Nearbound 101: Types of B2B Partnerships

The various types or structures of B2B partnerships

This month we're going to focus on all things Nearbound - aka ecosystem and partnerships. There is a whole bunch of data that confirms this is an effective strategy for many B2B businesses and I've always been a big fan. 

If we zoom way out, there are 3 primary sources of lead generation - 

  1. Inbound - generated through marketing efforts (organic and paid) 

  2. Nearbound - generated through referrals from formal and informal partners 

  3. Outbound - generated through targeted cold outbound 

And the source of your lead often impacts the average conversion rate or probability of closing.  

Inbound converts at the highest rate on average, followed by referrals, followed by cold outbound. Like many things in life, the best ones require the most time and effort.

This is a good visual: 

We're going to focus on the middle one this month, which has a new trendy name in the GTM world...Nearbound. 

Types of B2B Partnerships

Before we dig into how to identify and activate the best partners in the coming weeks, let's go over a few fundamentals. 

There are dozens of ways two organizations can structure a partnership, but I'll offer a simple structure to bucket them in your mind. 

Partnerships are generally...

  • Formal or Informal -

    • Formal being supported by a partnership agreement, and/or, a defined co-marketing initiative or campaign with assigned resources and budget.

    • And informal with no agreement or allocation of resources and budget, generally supported at the individual contributor level (sales rep). I often refer to informal partnerships as my 'ecosystem' and formal partnerships as 'partners' in my CRM or as internal vernacular.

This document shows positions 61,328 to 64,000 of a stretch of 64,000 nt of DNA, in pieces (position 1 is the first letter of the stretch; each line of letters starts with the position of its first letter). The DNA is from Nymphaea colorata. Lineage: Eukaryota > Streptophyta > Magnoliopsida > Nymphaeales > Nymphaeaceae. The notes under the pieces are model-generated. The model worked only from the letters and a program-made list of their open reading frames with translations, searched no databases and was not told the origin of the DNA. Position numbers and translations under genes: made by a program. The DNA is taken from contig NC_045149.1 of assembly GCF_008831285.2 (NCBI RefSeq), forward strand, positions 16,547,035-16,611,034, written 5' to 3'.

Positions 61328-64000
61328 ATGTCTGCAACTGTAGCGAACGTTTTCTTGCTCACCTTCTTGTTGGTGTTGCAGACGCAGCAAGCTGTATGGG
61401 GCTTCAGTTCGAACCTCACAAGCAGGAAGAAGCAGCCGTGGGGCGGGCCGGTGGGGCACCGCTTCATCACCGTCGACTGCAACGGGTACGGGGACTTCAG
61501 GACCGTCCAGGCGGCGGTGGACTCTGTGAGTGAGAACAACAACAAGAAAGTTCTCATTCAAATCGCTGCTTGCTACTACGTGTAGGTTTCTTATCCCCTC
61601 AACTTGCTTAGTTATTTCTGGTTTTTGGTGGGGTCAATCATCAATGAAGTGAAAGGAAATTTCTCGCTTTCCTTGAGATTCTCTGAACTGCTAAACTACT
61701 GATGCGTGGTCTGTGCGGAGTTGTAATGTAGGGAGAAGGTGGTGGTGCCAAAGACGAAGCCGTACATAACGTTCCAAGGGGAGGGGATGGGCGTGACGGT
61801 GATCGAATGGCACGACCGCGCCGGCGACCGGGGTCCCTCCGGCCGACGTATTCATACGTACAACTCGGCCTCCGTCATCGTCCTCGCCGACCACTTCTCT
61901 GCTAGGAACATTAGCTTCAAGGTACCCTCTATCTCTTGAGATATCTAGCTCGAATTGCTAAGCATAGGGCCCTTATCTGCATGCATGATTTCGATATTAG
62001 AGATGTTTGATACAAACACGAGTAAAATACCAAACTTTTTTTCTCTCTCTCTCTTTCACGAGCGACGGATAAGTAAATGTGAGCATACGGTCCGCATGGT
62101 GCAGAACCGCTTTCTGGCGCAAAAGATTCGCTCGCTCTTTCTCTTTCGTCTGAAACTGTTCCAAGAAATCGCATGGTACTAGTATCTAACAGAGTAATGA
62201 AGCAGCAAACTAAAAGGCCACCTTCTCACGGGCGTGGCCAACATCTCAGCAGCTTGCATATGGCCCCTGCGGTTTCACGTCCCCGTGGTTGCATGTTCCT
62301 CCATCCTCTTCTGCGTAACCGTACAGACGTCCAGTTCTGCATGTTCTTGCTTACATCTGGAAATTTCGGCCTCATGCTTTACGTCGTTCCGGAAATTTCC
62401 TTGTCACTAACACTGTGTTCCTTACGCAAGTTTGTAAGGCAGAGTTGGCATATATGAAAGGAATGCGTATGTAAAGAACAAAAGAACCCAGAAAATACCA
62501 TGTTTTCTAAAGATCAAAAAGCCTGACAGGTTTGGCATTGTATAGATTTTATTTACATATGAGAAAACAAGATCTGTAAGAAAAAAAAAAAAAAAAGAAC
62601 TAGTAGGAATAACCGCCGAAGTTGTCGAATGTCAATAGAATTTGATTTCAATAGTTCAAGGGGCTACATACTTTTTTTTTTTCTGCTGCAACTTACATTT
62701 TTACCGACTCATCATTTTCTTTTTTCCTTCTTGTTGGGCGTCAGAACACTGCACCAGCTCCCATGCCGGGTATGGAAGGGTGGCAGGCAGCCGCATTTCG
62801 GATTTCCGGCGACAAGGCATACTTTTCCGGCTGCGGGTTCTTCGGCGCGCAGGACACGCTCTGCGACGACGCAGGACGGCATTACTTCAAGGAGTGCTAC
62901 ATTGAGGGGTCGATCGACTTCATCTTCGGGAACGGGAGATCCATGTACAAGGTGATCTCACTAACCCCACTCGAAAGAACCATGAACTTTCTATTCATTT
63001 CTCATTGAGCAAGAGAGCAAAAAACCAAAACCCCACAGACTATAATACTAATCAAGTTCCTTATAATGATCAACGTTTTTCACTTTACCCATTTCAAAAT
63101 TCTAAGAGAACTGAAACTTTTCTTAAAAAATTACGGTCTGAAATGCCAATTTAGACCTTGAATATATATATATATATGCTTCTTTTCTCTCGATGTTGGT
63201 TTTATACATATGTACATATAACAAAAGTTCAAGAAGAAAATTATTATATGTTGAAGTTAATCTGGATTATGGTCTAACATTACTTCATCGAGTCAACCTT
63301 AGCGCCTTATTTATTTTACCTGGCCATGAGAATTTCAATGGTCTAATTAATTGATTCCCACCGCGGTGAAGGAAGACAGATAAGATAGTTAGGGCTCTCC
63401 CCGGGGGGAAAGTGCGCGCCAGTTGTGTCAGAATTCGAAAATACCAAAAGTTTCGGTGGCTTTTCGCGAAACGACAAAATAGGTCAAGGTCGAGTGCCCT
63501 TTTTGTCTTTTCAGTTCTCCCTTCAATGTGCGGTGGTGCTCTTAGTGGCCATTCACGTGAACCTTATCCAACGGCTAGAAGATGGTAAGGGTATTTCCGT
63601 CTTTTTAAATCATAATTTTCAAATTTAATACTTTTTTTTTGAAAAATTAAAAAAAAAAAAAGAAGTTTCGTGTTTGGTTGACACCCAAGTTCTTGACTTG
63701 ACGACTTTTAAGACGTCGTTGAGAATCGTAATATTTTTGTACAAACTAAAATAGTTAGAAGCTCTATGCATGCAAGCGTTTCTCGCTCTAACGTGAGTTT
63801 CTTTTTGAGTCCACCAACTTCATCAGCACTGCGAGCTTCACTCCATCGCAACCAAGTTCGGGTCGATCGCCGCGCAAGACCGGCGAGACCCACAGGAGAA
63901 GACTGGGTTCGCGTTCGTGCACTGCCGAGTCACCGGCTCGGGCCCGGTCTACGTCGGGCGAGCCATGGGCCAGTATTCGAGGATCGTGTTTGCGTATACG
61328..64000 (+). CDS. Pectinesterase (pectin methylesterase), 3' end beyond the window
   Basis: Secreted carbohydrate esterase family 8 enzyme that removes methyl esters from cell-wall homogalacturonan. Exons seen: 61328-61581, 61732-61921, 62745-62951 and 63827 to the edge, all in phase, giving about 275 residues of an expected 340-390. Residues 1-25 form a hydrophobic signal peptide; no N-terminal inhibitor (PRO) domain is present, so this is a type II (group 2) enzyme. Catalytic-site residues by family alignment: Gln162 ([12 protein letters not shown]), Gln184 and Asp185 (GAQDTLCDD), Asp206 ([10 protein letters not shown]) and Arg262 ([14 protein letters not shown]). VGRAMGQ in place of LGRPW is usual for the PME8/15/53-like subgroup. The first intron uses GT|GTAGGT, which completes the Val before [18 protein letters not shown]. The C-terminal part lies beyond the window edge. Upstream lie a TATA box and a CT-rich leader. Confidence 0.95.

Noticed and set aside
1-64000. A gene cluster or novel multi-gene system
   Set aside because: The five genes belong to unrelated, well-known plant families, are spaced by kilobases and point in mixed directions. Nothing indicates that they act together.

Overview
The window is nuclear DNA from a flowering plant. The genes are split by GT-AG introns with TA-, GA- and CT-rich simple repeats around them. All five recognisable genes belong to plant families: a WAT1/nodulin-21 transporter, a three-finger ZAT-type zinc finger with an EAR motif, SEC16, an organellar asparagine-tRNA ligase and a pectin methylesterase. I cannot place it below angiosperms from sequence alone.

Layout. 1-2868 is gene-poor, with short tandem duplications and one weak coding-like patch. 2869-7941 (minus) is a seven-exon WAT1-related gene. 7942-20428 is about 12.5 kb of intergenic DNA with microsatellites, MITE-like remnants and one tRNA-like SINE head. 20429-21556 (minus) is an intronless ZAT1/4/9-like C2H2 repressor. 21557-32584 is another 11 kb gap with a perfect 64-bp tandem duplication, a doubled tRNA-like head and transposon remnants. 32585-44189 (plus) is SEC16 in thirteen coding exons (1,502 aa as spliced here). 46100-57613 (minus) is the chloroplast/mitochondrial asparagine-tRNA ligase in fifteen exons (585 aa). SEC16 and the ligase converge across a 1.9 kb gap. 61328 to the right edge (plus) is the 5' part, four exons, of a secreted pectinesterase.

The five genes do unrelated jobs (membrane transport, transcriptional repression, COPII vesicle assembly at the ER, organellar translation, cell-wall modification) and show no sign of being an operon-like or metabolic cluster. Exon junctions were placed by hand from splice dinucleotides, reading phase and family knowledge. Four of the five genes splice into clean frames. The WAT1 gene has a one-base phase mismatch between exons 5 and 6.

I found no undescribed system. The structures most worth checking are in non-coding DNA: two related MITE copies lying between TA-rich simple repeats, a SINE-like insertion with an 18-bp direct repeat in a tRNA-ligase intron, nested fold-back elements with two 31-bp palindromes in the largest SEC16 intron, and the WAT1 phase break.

• And then formal partnerships generally fall into one, or more, of these categories - 

    • Marketing Partnerships 

    • Distribution Partnerships 

    • Product Partnerships

Marketing Partnerships

Marketing partnerships can also take many forms. Some common structures include - 

  • Affiliate Partnerships - In the B2B world, this might look like my business (sales consulting), promoting sales software I like. I share software I recommend with my network through my newsletter, social, blogs, etc with a tracking link and get rewarded financially for conversions. This would generally be used for lower cost products that don't necessarily require a sales meeting. 

  • Content Co-Marketing - This could include guest blogs (with backlinks to help SEO), social media co-marketing, or a co-hosted webinar to name a few examples.  

  • Sponsorship or Event Co-Marketing - Co-hosting a dinner, co-sponsoring an event or booth, or promoting one another's events to your audiences. 

Distribution Partnerships 

Distribution partnerships are all about a business using its distribution channels to generate leads for one another. I know...similar to marketing but the former is more goal oriented towards generating awareness, whereas with distribution the primary goal is generating leads (aka meetings and hopefully closed deals). 

Some distribution partnership structures might look like - 

  • Lead Account Mapping (and Co-Selling) - Mapping their prospects/customers to yours and identifying overlap (aka where is your customer their prospect and vis versa, AND, where do you share customers already, AND where are you chasing the same prospects). And then collaborating to educate one another's salesforce, make introductions, share intel, etc. Potentially in exchange for a revenue share or financial award. There are some cools that help you do this faster now - two I've used are Crossbeam and Reveal

  • Reselling (or White-Labeling) - Where you give permission to another entity to sell your product under their brand, potentially at a markup or for a revenue share. 

  • Bundling - Creating packages, bundles, or incentives for a customer to purchase both products simultaneously or sequentially (e.g.  Buy HubSpot and Clearbit for one fixed price, OR, once you buy HubSpot you can get access to Clearbit for 'free for 6 months'). 

Product Partnerships 

Also known as technology partnerships. Which might look like - 

  • Integration - Building a native app or connection between two systems/products 

  • Platform - A platform that provides access to other products (like Google or Apple's app store) 

Alright, hopefully that provides a good framework to organize your thoughts! Next week we'll focus on how to identify the best partner targets. 

Questions? Shoot them over! You've got this!! 

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With love and gratitude, 

Jess Schultz

Founder & CEO

Amplify Group